Chapter

The Ethics of Sublimation

Mari Ruti

in The Singularity of Being

Published by Fordham University Press

Published in print August 2012 | ISBN: 9780823243143
Published online January 2013 | e-ISBN: 9780823243181 | DOI: http://dx.doi.org/10.5422/fordham/9780823243143.003.0008

Series: Psychoanalytic Interventions

The Ethics of Sublimation

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This chapter builds upon the insights of the previous one to provide an analysis of Lacan's ethics of sublimation – an ethics that asks the subject to pursue the echo of the Thing even at the cost of its wellbeing or social convenience. Portraying sublimation as an antidote to contemporary society's nihilistic inability to locate any traces of the transcendent within everyday life, the chapter explains that sublimation demands the ability to envision a version of reality that deviates from the one dictated by the dominant reality principle. It proposes that Lacan's theory of sublimation holds an ethical thrust precisely because it reaches beyond the reality principle to the sublime echo that resonates in ordinary objects and that connects the subject to the utter idiosyncrasy (the “truth”) of its desire. The chapter ends by making a case for the idea that anxiety might be the necessary – and thus ultimately unavoidable – flipside of creativity.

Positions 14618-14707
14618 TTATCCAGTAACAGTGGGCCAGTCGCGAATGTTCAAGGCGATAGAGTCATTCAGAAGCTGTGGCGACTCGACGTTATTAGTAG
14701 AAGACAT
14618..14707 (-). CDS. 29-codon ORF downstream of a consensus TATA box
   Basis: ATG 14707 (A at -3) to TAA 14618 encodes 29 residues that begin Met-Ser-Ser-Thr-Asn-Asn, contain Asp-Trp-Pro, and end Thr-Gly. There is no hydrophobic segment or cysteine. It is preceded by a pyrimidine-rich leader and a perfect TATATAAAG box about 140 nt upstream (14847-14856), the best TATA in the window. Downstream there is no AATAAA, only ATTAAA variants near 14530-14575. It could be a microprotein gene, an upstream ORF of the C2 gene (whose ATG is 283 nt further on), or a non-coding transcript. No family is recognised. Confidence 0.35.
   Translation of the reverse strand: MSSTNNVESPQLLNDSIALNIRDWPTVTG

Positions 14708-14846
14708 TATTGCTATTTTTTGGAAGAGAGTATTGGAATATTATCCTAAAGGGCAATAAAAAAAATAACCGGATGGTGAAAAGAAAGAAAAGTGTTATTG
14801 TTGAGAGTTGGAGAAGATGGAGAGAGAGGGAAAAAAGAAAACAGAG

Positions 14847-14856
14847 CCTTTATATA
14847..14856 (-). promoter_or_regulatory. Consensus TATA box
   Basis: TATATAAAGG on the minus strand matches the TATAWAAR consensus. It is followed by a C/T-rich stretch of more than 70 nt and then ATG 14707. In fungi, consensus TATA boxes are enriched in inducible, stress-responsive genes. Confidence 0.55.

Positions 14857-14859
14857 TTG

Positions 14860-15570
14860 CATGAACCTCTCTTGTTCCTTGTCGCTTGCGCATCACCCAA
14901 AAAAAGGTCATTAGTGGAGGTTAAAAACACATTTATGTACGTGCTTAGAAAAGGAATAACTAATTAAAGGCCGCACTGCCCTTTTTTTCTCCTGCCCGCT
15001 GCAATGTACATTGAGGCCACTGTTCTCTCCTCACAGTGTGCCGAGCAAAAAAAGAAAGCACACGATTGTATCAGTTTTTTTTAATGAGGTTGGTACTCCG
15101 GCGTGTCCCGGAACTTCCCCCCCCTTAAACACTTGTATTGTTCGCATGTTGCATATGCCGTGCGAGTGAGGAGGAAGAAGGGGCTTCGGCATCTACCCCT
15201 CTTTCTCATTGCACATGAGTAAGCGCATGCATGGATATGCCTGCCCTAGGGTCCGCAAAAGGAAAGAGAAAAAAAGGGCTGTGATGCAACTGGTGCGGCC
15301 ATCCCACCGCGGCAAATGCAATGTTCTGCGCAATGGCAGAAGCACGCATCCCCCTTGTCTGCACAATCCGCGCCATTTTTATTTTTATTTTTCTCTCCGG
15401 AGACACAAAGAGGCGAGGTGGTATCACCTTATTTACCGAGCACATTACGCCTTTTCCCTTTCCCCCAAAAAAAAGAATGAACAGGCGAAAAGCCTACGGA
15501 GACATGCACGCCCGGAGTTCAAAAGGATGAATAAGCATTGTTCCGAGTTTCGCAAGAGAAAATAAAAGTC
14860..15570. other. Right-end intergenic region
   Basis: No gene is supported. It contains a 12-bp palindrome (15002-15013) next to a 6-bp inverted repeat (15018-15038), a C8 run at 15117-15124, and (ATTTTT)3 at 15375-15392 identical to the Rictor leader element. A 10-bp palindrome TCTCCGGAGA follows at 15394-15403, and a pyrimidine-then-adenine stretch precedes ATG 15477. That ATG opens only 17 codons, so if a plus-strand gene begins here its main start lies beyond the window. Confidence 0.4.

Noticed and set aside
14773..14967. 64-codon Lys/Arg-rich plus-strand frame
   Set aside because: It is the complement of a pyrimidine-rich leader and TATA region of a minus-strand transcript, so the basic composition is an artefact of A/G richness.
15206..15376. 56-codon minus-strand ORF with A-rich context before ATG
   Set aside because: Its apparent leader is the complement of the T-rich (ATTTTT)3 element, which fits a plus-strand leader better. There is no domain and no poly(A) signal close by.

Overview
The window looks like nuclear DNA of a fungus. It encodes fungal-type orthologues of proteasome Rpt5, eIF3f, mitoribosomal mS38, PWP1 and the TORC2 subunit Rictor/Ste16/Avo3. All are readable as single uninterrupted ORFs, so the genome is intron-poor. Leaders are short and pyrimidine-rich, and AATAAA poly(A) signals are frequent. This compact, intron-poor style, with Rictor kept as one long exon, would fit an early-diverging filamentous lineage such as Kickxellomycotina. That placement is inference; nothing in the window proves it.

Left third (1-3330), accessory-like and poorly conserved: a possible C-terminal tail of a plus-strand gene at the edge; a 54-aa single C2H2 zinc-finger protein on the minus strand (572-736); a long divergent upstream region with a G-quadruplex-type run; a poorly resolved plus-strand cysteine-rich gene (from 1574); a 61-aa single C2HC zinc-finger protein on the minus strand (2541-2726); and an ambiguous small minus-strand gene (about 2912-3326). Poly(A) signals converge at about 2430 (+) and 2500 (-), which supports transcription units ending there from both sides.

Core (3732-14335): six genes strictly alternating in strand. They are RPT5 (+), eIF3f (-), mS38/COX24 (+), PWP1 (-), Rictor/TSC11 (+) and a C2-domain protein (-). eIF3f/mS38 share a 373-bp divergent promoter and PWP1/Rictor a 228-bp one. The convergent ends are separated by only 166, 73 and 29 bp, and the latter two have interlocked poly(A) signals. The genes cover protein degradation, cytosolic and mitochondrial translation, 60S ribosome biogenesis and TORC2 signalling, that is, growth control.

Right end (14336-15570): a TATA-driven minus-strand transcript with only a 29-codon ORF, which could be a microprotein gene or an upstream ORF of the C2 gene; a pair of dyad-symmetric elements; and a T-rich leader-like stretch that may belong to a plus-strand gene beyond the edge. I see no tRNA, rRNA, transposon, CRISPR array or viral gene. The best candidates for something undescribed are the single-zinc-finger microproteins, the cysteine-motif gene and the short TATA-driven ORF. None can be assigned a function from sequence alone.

Keywords: the ethics of sublimation; the echo of the Thing; the transcendent; the reality principle; the idiosyncrasy of desire; anxiety; creativity

Chapter.  8799 words. 

Subjects: Philosophy

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